So it's early in the second half and Joey Carbery sends a grubber up the touchline. It seems to be heading straight to Conor Murray, yet just as it reaches him, it takes a high hop over his head and ends up finding touch in the Munster 22. A small victory for Leinster, but a victory nonetheless and it was met with an ironic cheer from the majority of the home fans.
Meanwhile, my own reaction up in section 317 wasn't ironic...'pathetic' comes a lot closer!
Meanwhile, my own reaction up in section 317 wasn't ironic...'pathetic' comes a lot closer!
To say 'I spilled my drink' would do the incident a gross injustice. The pint [which was my first of the day I must point out] didn't so much fall to the ground; it was more like it exploded. I was sitting in the front row of the second tier, and I think what happened was that the [thankfully plastic] container brushed against the rail before me, making me panic thinking it might spill, which in turn actually guaranteed the nightmare became a reality, in dramatic fashion to boot.
Luckily the glass stayed in my hand and the lower tier seemed to be spared a shower of J Arthur's finest...somehow the damage was confined to the ground in front of me, those within the blast radius [sincere apologies yet again if it was you], and of course, all of my blue garb. Naturally my skin turned Munster red and my companions wouldn't let me forget it for the rest of the day, which was strange because if the roles had been reversed, I would have managed to keep quiet about it. #ahem 🙄😜
Why have I harped on this to start the writeup? Well, partly to defy one of the lads' quips of "I bet you won't blog about THAT!!!", but mostly because with the possible exception of the 79th minute onward, it was arguably the most exciting thing to happen for the entire match.
Now don't get me wrong - I made it clear in my preview that winning came first and it has to be said that even before we opened the scoring, even when Munster pulled level with a man down, and even when they got back within six in the dying moments, there was an air about the contest that the home side were in control and we could find a score whenever we needed to.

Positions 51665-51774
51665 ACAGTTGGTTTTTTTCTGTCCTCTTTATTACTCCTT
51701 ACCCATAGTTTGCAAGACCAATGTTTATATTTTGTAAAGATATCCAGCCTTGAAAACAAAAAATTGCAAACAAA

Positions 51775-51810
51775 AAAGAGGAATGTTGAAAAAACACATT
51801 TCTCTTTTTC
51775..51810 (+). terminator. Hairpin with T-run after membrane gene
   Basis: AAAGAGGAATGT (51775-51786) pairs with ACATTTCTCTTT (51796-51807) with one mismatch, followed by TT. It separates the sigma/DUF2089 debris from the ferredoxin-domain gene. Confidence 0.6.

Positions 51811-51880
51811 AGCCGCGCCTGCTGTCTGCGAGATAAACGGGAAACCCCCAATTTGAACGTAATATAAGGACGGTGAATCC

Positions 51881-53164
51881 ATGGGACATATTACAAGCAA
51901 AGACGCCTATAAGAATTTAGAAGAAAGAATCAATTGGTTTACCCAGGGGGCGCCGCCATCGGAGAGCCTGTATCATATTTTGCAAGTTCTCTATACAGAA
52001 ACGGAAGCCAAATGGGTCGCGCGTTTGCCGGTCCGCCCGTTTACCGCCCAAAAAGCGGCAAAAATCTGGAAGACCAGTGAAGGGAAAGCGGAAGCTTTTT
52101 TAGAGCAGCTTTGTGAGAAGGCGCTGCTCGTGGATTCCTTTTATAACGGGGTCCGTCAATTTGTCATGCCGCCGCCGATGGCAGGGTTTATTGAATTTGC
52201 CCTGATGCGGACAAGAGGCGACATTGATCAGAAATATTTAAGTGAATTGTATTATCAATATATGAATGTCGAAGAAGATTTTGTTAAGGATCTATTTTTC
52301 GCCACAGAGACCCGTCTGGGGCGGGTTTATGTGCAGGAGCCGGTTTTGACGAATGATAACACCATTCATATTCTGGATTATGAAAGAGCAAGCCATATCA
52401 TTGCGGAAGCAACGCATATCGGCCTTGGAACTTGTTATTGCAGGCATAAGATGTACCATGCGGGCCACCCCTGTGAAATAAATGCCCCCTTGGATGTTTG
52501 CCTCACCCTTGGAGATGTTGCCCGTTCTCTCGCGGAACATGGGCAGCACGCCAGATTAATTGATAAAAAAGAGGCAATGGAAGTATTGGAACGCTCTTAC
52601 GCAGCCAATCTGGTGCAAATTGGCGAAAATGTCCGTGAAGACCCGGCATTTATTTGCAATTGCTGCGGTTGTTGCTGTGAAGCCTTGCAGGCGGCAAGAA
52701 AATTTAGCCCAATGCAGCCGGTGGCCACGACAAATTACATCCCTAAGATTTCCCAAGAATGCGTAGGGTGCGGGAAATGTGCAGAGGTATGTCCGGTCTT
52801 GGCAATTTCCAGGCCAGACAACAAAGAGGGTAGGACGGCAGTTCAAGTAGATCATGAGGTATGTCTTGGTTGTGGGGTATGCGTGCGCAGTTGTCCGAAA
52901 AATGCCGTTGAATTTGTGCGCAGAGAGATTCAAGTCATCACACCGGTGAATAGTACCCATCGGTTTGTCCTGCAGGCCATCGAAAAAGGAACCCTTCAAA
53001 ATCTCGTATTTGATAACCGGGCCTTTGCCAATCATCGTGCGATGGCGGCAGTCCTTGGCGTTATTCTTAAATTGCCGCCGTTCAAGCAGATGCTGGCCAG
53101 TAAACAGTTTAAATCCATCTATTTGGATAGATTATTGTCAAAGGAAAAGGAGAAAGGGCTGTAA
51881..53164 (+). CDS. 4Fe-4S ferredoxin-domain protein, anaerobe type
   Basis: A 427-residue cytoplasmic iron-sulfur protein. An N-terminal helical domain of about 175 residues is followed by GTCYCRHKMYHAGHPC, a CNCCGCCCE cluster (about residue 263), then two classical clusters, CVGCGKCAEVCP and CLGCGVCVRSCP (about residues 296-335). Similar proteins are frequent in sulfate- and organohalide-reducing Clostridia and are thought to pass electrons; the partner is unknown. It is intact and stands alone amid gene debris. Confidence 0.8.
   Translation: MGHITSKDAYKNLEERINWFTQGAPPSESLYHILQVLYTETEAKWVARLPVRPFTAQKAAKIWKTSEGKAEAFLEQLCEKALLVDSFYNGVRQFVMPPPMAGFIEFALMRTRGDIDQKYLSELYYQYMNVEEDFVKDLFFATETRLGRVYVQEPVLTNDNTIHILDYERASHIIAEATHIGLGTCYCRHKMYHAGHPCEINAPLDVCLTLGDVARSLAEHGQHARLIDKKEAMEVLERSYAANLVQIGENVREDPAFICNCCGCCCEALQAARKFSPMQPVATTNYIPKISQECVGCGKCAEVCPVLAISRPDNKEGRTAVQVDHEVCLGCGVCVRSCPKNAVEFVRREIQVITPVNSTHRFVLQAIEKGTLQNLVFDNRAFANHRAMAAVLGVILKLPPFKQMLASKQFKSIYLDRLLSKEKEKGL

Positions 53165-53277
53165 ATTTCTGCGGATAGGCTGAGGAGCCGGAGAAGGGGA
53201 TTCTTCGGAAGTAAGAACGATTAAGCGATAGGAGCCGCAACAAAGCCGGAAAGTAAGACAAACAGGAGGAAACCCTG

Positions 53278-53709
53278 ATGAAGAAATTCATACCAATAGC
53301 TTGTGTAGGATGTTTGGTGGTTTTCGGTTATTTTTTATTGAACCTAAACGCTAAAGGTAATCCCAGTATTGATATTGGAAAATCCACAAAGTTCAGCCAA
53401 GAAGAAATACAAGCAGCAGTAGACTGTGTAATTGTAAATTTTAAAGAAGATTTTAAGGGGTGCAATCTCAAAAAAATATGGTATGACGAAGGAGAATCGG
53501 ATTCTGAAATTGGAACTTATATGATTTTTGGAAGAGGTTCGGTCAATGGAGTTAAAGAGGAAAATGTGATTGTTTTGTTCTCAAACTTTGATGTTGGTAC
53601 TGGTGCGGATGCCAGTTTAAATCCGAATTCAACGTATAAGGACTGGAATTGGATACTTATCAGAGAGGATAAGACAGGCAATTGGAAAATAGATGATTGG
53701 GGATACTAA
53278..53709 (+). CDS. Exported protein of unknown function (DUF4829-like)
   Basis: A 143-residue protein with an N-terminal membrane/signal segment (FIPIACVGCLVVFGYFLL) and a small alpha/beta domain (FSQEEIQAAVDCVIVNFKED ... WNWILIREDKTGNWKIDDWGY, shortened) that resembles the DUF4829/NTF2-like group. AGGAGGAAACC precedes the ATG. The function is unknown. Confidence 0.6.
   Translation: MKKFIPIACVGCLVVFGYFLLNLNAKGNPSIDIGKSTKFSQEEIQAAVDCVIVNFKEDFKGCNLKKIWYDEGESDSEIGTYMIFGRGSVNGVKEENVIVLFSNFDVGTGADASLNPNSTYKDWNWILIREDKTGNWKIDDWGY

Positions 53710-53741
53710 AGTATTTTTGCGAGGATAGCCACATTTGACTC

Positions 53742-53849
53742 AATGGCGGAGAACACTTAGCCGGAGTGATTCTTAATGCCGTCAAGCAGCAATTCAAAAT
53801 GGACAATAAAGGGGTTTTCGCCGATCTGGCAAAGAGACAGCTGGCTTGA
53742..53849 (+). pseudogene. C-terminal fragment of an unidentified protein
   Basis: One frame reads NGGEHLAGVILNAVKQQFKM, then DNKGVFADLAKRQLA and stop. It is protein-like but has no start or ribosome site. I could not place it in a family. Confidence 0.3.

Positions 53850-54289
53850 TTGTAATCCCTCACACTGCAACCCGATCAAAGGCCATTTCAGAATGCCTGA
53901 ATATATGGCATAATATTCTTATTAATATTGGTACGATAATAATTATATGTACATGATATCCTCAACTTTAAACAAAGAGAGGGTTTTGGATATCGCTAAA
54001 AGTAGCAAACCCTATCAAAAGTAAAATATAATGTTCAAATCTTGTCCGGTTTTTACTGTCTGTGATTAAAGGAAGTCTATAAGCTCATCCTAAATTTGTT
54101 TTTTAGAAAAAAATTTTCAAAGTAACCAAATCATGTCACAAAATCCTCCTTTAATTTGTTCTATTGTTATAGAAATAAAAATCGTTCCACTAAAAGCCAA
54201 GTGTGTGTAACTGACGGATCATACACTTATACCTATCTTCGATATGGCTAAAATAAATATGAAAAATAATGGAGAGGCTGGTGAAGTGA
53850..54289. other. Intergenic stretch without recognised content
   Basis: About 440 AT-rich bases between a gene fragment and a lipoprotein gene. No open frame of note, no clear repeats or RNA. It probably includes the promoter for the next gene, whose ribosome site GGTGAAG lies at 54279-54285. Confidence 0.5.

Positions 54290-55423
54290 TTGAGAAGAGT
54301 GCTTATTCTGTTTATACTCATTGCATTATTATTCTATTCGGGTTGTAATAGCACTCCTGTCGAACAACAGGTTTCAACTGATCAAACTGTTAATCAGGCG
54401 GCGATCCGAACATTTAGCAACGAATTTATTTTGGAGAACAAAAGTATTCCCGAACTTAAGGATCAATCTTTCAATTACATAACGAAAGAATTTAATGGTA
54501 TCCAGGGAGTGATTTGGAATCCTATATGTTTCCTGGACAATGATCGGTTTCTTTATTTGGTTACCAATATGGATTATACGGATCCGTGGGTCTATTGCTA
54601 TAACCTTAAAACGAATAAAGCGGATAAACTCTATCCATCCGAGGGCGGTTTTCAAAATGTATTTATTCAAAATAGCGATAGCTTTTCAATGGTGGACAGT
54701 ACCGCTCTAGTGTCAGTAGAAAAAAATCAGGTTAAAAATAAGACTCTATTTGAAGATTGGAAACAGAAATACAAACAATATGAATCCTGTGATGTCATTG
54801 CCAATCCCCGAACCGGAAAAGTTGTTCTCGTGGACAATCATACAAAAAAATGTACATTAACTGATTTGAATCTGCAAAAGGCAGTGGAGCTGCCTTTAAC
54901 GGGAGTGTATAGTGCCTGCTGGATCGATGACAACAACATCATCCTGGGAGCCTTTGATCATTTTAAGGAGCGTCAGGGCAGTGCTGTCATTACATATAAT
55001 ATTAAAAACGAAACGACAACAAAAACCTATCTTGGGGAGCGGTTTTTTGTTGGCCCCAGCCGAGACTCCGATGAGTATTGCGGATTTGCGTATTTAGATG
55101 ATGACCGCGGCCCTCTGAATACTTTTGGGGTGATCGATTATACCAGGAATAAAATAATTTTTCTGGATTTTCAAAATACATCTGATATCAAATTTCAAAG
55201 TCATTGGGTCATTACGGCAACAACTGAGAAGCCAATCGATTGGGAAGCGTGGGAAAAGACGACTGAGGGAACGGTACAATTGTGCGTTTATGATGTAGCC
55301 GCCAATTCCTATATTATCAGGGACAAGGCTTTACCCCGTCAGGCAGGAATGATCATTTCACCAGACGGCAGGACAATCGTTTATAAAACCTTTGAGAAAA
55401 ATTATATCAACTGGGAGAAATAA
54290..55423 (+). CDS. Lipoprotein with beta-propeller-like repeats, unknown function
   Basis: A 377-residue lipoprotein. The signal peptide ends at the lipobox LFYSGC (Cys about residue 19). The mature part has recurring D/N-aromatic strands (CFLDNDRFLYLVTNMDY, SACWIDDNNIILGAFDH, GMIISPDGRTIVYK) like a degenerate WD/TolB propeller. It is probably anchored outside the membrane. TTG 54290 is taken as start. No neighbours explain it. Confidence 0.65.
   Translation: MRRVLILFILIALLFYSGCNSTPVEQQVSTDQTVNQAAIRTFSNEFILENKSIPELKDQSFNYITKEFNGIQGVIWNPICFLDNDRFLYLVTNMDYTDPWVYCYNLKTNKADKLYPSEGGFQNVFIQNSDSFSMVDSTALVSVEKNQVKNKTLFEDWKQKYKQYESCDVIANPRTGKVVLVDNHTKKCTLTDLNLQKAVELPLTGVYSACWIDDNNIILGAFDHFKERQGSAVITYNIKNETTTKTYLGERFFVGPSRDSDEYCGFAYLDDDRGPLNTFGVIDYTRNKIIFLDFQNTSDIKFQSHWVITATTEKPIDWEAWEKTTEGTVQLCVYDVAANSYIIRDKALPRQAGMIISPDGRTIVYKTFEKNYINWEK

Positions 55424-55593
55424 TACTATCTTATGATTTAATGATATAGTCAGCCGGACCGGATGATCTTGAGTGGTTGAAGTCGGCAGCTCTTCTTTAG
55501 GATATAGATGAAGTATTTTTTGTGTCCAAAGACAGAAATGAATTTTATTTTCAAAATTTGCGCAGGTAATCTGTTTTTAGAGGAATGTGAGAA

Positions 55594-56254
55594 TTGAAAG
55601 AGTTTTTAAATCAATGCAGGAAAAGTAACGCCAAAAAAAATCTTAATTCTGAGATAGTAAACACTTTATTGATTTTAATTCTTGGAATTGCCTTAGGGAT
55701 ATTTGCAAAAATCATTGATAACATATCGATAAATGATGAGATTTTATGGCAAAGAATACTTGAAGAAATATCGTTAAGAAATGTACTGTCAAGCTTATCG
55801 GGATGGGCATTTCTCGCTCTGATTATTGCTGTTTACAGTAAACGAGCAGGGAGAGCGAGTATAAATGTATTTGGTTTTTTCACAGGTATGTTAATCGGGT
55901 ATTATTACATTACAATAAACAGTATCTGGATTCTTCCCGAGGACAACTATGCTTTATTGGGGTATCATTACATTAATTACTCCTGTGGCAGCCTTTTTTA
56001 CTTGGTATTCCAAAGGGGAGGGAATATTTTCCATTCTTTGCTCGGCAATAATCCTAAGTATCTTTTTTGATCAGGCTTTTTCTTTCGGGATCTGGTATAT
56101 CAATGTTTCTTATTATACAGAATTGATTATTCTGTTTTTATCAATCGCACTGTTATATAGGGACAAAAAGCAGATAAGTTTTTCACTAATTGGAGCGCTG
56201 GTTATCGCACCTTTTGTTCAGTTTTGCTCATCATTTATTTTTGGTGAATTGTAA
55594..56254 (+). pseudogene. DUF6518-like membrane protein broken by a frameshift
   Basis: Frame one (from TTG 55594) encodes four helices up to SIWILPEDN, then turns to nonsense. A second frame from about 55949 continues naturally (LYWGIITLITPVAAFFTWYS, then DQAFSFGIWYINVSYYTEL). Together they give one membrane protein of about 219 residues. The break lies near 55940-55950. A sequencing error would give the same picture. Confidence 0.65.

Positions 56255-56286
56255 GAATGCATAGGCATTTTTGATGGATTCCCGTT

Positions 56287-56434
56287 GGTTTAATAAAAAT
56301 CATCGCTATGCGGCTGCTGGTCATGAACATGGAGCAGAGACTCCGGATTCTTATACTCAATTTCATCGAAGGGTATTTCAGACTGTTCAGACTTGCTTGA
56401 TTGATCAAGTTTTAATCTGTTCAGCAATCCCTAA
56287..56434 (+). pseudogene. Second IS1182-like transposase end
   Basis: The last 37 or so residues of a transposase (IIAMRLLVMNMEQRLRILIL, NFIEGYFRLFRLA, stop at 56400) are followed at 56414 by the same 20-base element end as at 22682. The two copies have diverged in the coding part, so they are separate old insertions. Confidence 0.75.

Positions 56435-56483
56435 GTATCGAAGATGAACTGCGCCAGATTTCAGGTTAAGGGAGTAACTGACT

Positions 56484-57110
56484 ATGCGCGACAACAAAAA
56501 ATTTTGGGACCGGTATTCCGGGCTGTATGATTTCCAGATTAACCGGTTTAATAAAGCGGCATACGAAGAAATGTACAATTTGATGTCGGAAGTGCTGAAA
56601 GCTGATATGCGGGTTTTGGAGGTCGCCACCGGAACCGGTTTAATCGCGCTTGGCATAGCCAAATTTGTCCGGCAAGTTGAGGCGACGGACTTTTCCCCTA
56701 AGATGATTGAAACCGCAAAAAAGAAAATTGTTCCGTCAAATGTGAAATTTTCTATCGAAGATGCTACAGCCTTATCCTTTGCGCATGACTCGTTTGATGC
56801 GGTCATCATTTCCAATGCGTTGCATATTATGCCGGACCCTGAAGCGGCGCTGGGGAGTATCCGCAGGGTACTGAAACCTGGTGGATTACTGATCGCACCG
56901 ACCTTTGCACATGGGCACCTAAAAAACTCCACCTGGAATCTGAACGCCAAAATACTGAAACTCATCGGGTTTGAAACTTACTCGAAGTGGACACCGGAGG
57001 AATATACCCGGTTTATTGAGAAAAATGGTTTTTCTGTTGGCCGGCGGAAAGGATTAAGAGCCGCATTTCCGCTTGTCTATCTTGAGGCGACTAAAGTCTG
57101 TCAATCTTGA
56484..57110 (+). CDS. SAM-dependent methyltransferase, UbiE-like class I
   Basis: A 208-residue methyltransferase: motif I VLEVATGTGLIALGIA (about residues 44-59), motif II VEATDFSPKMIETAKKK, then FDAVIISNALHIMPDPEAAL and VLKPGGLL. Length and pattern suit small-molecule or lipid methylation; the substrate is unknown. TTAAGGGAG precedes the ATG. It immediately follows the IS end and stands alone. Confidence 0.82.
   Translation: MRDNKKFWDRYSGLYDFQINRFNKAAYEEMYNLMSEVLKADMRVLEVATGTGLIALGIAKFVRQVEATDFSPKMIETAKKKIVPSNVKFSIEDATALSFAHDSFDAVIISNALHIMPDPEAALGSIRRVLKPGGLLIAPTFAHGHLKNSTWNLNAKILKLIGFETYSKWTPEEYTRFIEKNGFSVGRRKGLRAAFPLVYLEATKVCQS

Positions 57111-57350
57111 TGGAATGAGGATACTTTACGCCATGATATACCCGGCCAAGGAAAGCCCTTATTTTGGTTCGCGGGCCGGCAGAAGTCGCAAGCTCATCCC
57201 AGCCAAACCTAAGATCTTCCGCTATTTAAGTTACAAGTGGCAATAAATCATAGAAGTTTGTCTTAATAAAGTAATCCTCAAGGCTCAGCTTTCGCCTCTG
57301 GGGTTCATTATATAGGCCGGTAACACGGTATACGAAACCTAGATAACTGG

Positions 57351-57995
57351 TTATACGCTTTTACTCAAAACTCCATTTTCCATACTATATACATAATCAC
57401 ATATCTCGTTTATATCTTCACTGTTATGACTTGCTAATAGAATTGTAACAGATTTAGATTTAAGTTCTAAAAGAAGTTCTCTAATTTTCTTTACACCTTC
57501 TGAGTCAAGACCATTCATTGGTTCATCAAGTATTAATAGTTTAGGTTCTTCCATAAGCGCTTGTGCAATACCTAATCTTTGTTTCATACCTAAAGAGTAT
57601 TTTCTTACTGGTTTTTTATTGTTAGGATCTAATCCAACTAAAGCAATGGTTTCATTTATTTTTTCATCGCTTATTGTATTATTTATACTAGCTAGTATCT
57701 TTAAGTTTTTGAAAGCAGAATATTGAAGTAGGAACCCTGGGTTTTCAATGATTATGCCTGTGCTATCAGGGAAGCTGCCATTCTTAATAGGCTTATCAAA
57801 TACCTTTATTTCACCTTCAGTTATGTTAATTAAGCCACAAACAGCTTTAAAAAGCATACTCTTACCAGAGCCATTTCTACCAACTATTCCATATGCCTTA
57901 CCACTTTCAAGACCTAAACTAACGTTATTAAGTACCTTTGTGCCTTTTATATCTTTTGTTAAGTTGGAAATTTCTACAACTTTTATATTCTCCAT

So I was a happy Leinster fan at full time and as I left the Aviva in search of a drink I might actually finish, for the second week in a row I was questioning the awarding of 'man of the match' to Johnny Sexton. He wasn't bad, I thought, but was he really the best? Then I watched it a second time at home. In actual fact his performance was more deserving of the American version of the award, namely 'Most Valuable Player'.
Munster had three recognised outhalves in their starting lineup - Keatley wearing 10, Bleyendaal 12, and JJ Hanrahan 15 - yet for the 80 minutes Sexton showed more tactical nous [I normally hate when pundits use that word but it fits here] than the three of them combined.
Because whatever about the visitors' shortcomings with the ball, without it they were an extremely tough nut to crack...a stubborn defensive cordon we've become used to in Irish professional rugby. Yet from my vantage point, behind one set of posts rather than my more usual one on the touchline, it was interesting to watch the record Leinster points scorer at work chipping away at them. It's not just improvised rugby tactics...it's actually more like precision choreography.